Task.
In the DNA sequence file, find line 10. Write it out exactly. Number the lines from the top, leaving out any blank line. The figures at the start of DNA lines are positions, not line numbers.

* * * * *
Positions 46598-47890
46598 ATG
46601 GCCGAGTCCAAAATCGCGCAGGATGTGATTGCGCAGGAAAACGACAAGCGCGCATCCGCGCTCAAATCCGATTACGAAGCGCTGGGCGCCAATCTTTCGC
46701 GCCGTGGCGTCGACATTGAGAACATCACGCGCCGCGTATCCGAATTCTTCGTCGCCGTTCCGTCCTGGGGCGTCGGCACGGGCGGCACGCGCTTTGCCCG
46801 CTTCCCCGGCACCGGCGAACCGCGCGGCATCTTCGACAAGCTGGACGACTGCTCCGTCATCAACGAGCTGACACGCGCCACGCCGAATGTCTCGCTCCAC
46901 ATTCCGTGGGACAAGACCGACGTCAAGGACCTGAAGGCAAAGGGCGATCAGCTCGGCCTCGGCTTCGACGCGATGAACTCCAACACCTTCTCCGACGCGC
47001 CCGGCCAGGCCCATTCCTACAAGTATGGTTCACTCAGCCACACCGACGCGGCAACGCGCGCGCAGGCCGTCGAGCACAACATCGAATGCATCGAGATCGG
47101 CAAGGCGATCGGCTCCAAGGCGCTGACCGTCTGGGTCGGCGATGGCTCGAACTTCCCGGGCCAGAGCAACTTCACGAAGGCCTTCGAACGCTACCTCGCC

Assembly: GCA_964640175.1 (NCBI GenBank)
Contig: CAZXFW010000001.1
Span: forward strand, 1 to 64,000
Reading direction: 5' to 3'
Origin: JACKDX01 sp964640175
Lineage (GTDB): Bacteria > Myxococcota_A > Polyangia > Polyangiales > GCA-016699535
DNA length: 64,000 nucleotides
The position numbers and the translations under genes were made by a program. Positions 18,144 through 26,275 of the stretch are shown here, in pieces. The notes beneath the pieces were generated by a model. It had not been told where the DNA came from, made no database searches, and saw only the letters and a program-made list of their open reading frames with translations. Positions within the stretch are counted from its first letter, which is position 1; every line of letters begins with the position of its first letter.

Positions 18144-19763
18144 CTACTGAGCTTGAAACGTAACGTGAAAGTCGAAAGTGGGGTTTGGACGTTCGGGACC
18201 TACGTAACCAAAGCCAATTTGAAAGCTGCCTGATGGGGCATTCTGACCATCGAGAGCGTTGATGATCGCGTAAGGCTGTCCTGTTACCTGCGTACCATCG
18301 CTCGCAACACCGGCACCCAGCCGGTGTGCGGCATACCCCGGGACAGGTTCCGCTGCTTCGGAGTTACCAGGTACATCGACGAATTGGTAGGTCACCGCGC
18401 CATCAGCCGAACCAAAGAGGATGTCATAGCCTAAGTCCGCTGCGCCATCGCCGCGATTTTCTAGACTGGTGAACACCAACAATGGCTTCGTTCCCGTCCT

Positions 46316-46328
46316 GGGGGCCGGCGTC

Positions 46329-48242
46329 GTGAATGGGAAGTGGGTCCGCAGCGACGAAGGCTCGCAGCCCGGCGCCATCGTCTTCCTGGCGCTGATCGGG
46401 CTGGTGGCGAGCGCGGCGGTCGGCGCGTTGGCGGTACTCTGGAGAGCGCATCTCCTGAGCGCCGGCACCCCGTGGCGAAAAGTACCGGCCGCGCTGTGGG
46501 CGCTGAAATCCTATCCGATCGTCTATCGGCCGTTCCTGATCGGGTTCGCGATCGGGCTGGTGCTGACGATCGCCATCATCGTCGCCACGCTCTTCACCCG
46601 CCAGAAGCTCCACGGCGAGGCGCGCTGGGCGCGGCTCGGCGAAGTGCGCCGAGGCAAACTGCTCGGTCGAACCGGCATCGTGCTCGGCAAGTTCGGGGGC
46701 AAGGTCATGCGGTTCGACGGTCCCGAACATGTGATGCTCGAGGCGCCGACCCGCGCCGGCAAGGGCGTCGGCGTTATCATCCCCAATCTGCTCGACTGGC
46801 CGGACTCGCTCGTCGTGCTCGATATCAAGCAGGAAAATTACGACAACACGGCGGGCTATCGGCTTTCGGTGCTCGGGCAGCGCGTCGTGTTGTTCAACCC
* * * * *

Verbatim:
Contig: CAZXFW010000001.1